Statistical analysis was performed using SPSS 17.0 Software. Two-tailed, paired t-tests, α = 0.05, n = 6 for all groups, were used to determine significance between plaque pathology from left versus right hemispheres of the brain for mice in all treatment groups. Analysis of variance (ANOVA) was used to determine the effect on Aβ pathology between treatment groups.
Magnetic resonance imaging-guided focused ultrasound (MRIgFUS) locally increases the permeability of the blood brain barrier (BBB)
For antibody delivery through the BBB, three-planar MRI scans were used to position four ultrasound foci along the rostro-caudal axis of the right brain hemisphere of TgCRND8 mice (Fig. 1A–D). Mice received a tail vein administration of ultrasound microbubbles (Definity, 160 µl/kg) to disrupt the BBB, and the MRI contrast agent gadolinium (Gadovist, 0.1 ml/kg), at the onset of transcranial MRIgFUS application (0.3 MPa for 120 s, pulsed for 10 ms at 1Hz; below the reported threshold of damage ). The entry of gadolinium into the right, targeted hemisphere was observed within 5–10 min following MRIgFUS in the presence and absence of anti-Aβ antibody, BAM-10, confirming a localized disruption of the BBB (Fig. 1B–D). When the enhancement seen at the site of BBB disruption was ≤20%, in MRI post-treatment scans acquired 10-15 minutes post-treatment, we found no red blood cells detected in the brain parenchyma using Prussian blue staining (not shown).
Intravenously injected BAM-10, an anti-Aβ antibody, rapidly entered the brain in areas targeted with MRIgFUS
We then evaluated whether MRIgFUS could deliver a low peripheral dose of BAM-10 into the brain. The same experimental settings, as described above (Fig. 1B), were used except BAM-10 was biotinylated to facilitate the downstream detection of BAM-10. At all time points post-MRIgFUS (4 hr, 2 and 4 days), biotinylated-BAM-10 was found bound to Aβ plaques only on the right, MRIgFUS-targeted side of the brain. Localized delivery of biotinylated-BAM-10 to the right hemisphere was demonstrated by immunohistochemistry (Fig. 2A), and immunoprecipitation combined with western blotting (Fig. 2B). Co-localization of biotinylated-BAM-10 (Fig. 2C–E′, green) with Aβ plaques, stained with rabbit anti-Aβ42 antibody (Fig. 2C–E′, red), was confirmed using confocal microscopy. On the right side of the brain, treated with MRIgFUS, all anti-Aβ42 antibody positive cortical plaques were also immunopositive for biotinylated-BAM-10, as illustrated in the representative fields of view in Fig. 2. In contrast, on the untreated left hemisphere of the same brain sections, plaques stained only for the rabbit anti-Aβ42 antibody and no biotinylated-BAM-10 was detected. Therefore, in the current conditions, BAM-10 was delivered from the peripheral circulation to the brain only in MRIgFUS targeted areas of the right hemisphere.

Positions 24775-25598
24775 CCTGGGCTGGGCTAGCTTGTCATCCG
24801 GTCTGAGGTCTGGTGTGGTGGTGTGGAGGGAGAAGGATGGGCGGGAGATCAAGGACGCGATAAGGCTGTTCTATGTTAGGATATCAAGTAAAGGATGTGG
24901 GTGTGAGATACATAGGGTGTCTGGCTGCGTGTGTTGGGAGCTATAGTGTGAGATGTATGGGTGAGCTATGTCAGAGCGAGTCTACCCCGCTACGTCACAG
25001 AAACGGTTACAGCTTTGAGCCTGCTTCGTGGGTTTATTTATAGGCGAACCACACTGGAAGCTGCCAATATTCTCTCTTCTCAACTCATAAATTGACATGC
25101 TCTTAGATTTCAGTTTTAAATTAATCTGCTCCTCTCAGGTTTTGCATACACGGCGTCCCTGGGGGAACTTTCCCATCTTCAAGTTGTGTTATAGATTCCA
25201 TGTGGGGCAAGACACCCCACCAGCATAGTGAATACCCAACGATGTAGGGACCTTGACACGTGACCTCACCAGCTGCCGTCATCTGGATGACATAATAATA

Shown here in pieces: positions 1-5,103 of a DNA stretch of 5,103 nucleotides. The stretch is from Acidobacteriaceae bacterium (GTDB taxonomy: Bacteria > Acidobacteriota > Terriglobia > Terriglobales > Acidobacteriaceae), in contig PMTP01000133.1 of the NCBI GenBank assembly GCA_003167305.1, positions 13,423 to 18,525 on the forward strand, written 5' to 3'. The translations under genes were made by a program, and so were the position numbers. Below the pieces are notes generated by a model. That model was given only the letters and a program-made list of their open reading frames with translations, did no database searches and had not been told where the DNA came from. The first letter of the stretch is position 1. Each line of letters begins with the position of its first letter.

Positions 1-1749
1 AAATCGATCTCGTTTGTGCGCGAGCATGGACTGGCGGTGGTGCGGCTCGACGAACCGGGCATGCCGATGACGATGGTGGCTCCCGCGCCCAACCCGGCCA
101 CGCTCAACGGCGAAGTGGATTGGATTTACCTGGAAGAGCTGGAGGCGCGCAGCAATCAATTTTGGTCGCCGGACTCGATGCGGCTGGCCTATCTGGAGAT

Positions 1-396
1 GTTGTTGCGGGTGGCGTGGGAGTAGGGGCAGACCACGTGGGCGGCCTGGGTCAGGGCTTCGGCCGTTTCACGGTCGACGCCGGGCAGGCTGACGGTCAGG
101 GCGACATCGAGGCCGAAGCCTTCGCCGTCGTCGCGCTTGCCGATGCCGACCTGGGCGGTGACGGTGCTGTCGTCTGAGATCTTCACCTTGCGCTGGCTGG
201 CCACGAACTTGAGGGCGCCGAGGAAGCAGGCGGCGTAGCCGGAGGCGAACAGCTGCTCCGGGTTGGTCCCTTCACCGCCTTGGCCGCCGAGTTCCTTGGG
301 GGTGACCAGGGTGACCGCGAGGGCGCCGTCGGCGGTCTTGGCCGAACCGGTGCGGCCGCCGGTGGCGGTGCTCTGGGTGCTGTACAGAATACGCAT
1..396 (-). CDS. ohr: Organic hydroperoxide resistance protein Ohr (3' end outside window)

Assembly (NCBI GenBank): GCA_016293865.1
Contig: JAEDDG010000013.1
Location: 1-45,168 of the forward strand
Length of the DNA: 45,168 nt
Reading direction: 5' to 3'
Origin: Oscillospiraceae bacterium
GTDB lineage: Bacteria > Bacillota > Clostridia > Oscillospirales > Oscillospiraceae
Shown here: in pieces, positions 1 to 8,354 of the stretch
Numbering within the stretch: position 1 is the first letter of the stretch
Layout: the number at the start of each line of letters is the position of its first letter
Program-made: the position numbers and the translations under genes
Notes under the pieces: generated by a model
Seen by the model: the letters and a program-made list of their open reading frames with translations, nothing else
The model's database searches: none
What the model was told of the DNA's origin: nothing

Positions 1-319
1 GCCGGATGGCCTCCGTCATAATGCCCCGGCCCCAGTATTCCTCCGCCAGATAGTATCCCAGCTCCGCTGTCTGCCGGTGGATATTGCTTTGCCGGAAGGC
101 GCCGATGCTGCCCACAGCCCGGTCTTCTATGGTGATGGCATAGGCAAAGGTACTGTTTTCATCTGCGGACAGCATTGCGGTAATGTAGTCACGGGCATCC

Following intravenous (i.v.) administration of biotinylated BAM-10 and treatment with MRIgFUS, the entry of biotinylated BAM-10 into the brain of TgCRND8 mice was evaluated by processing brain sections with streptavidin-horseradish peroxidase and standard histochemistry procedures (A). Biotinylated BAM-10 was not found on left side of the brain (A′). In contrast, the right side of the brain, exposed to FUS, had abundant biotinylated BAM-10-deposits (A″). Biochemical analysis of brain tissue by immunoprecipitation and western blotting (B, 4 mice represented) also showed that biotinylated BAM-10 was not detected on the left (B, L) and abundant on the right (B, R) side of the brain, which received MRIgFUS. Brain sections from mice sacrificed at 4 hours (C, C′), 2 days (D, D′) and 4 days (E, E′) post-treatment were double stained with streptavidin-Alexa 488 to detect biotinylated BAM-10 (green) and a rabbit Aβ42 antibody conjugated with Cy3 (red). Biotinylated BAM-10 was present at all time points on the right side of the brain receiving MRIgFUS and it co-localized with Aβ-positive plaques. Scale bars: A = 1 mm; A′, A″ = 100 µm; C-E′ = 50 µm.
MRIgFUS delivery of BAM-10 to the brain reduces Aβ plaque pathology